[Ed. Note: The following outline of questions and concerns regarding DCPS’s upcoming budget was created by citywide members of C4DC, the Coalition for DC Public Schools & Communities, which is dedicated to strengthening DCPS (and includes in its membership this blog). As you tune into the DCPS budget hearing that begins tonight at 6 pm, and as our DCPS schools prepare for budget season with a new funding model, be sure to use this excellent resource as a guide for important questions whose answers can help address the structural budget issues that all DCPS schools face every year.]
- DCPS received millions of dollars in American Recovery Plan Funds. The funds are to be distributed for 3 years. As part of the budget for this year and the next two we will need to see where they have gone and what the plan is going forward.
- Prior to completion of the budget the comparison school by school between this current year and the potential budget for FY23 should be public along with transparent information about how many ET-15s [teachers] were in FY22 versus how many ET-15s can be purchased in FY23 with allocated budget.
- The increase in position cost has to be taken into account. Allocating more money with higher costs and stating that school budgets were increased has been deceptive and not transparent.
- School-based versus central office allocation of funding has not been transparent or agreed upon. Full transparency and an evaluation of how specifically students in schools are being served by central office employees should be required. For example, the average teacher cost now includes central costs that are passed along to the schools.
- Role of local school resources from central accounts, particularly those resources that some schools get and some don’t, or that schools get in variable numbers. How was this covered and how will these needs be covered going forward?
- What are the maintenance, preventative maintenance, and repair costs for schools? Are funds transferred to DGS for all of these services? What is the amount?
- Publicly available formulas for calculating the number of social workers and psychologists. Funding for social workers and psychologists that are identified for “special education” should be coded that way since they are allocated only for students receiving special education services.
- If there are insufficient funds in the enrollment- and staffing-driven categories, schools will be forced to use the “at-risk” funds to cover those costs. We know from the DC Auditor’s 2019 report and yearly analysis by Mary Levy that schools with high percentages of “at-risk” students are especially short-changed and DCPS is using at-risk funds to cover a sizable amount of their general education expenses. This is inequitable and contributes to a “separate and unequal” public education system in DC.
- Class size, teacher/pupil ratio will impact the formula for enrollment. Planning periods for secondary schools are not now included in the calculation. DCPS allocated extra teachers in the CSM [comprehensive staffing model] but not through a formula. Schools have been required to offer AP classes and 20 electives. This is a red flag for inequity unless the formula for teacher allocation takes this into account.
- Why doesn’t every school have programs? The programs have expanded and now seem to include NAF, IB CTE, School Enrichment Model (SEM) as well as STEAM, STEM, dual language, Arts Integration, at a minimum, and this does not include the specialty schools that have gotten extra funds.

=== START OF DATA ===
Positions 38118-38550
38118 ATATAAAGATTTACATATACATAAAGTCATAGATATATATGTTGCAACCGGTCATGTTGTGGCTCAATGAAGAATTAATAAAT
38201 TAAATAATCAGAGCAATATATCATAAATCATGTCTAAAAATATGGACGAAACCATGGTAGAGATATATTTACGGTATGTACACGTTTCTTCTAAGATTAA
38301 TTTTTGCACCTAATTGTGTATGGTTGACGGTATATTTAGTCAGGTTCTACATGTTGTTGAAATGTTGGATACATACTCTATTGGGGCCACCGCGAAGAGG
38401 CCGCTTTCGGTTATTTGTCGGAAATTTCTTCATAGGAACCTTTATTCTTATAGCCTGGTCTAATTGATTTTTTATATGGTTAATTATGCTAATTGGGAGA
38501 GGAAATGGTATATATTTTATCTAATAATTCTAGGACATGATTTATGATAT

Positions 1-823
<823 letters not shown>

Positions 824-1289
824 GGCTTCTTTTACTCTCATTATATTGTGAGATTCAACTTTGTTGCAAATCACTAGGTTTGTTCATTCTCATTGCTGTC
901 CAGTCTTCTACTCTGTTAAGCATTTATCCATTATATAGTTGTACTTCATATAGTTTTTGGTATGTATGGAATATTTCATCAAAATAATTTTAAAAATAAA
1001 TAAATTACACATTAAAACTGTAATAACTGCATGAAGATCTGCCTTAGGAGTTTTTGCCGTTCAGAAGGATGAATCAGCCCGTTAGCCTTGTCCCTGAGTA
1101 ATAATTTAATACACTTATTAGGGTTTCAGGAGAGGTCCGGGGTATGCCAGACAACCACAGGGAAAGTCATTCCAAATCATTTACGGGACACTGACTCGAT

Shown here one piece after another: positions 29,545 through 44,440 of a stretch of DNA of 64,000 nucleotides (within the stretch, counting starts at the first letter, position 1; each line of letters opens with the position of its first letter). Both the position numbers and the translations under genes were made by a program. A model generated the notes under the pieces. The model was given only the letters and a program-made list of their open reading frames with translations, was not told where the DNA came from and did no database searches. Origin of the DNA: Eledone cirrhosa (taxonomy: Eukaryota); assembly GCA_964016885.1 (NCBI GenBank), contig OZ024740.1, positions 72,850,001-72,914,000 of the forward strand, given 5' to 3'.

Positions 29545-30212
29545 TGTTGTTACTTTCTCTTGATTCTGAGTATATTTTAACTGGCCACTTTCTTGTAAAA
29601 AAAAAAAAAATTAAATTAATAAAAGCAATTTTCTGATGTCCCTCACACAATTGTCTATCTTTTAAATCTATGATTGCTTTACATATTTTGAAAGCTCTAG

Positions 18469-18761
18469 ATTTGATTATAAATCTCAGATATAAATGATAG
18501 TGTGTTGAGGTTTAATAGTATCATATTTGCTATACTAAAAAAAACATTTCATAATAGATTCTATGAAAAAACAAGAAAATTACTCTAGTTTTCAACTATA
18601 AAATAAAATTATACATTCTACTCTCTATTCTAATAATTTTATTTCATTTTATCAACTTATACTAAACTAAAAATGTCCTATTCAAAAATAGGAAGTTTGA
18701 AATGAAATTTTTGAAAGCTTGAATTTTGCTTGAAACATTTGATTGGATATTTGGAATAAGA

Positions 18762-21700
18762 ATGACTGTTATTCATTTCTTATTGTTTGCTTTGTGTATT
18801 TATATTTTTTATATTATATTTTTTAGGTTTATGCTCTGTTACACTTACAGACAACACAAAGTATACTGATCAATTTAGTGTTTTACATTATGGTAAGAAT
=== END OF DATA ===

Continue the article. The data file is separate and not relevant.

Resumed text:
- Required positions: What are they? They are more than the principal and ELL and SPED staffing. This budget cycle, the Council reallocated funds from DCPS’s enrollment reserve to fund a full-time librarian at every school. The FY22 current allocation isn’t enough for elementary students to have one special each day. Number of class rotations needs to be considered. There are requirements for PE, but will World language, Art, and Music be part of every child’s education? Some schools with more wealthy and active PTAs have been able to cover additional Assistant Principal positions, while other schools go without these and other needed positions. This is perpetuating inequities in public education in DC. The new school funding model should ensure that every school is able to pay for ALL required positions with its enrollment funds.
- Staffing and support for students who are below grade level are not always captured by At Risk [funding].
- Substitute teacher costs are covered partly by central ; however, when there is not coverage these funds come out of the school’s admin premium to cover teachers that cover a class during their planning period. This is uneven across schools.
- The increase in position cost has to be taken into account so that DCPS is comparing apples to apples in figuring for required stability funding based on a year to year comparison.
- Adequate funds for custodians based on building size as well as enrollment along with adequate funding for soap, toilet paper, cleaning supplies. These are government buildings and our children.
- How will funding for logistics coordinators and many other administrative functions going to be handled? Is there a cross check to ensure that all schools will be able to afford what they need?
- Security funding: DCPS has initiated 18 pilot schools, which are using the security funds formerly from a contract and administered by MPD and DCPS. With DCPS in charge of security, how will funds for security be determined and allocated?